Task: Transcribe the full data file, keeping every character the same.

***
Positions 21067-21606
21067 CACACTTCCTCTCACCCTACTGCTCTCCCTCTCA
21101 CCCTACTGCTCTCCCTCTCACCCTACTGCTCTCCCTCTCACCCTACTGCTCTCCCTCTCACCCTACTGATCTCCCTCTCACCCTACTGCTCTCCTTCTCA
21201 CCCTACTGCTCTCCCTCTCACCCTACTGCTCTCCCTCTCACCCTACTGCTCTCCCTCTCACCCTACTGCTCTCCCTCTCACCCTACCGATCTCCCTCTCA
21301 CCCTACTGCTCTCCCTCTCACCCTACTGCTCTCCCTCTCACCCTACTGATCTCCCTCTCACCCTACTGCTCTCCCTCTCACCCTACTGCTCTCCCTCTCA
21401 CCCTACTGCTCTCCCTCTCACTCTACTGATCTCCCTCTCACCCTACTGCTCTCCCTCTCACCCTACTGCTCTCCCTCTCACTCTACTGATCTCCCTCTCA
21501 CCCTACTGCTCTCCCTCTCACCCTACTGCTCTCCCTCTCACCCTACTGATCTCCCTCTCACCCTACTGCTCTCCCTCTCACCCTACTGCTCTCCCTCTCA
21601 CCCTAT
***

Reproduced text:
Positions 21067-21606
21067 CACACTTCCTCTCACCCTACTGCTCTCCCTCTCA
21101 CCCTACTGCTCTCCCTCTCACCCTACTGCTCTCCCTCTCACCCTACTGCTCTCCCTCTCACCCTACTGATCTCCCTCTCACCCTACTGCTCTCCTTCTCA
21201 CCCTACTGCTCTCCCTCTCACCCTACTGCTCTCCCTCTCACCCTACTGCTCTCCCTCTCACCCTACTGCTCTCCCTCTCACCCTACCGATCTCCCTCTCA
21301 CCCTACTGCTCTCCCTCTCACCCTACTGCTCTCCCTCTCACCCTACTGATCTCCCTCTCACCCTACTGCTCTCCCTCTCACCCTACTGCTCTCCCTCTCA
21401 CCCTACTGCTCTCCCTCTCACTCTACTGATCTCCCTCTCACCCTACTGCTCTCCCTCTCACCCTACTGCTCTCCCTCTCACTCTACTGATCTCCCTCTCA
21501 CCCTACTGCTCTCCCTCTCACCCTACTGCTCTCCCTCTCACCCTACTGATCTCCCTCTCACCCTACTGCTCTCCCTCTCACCCTACTGCTCTCCCTCTCA
21601 CCCTAT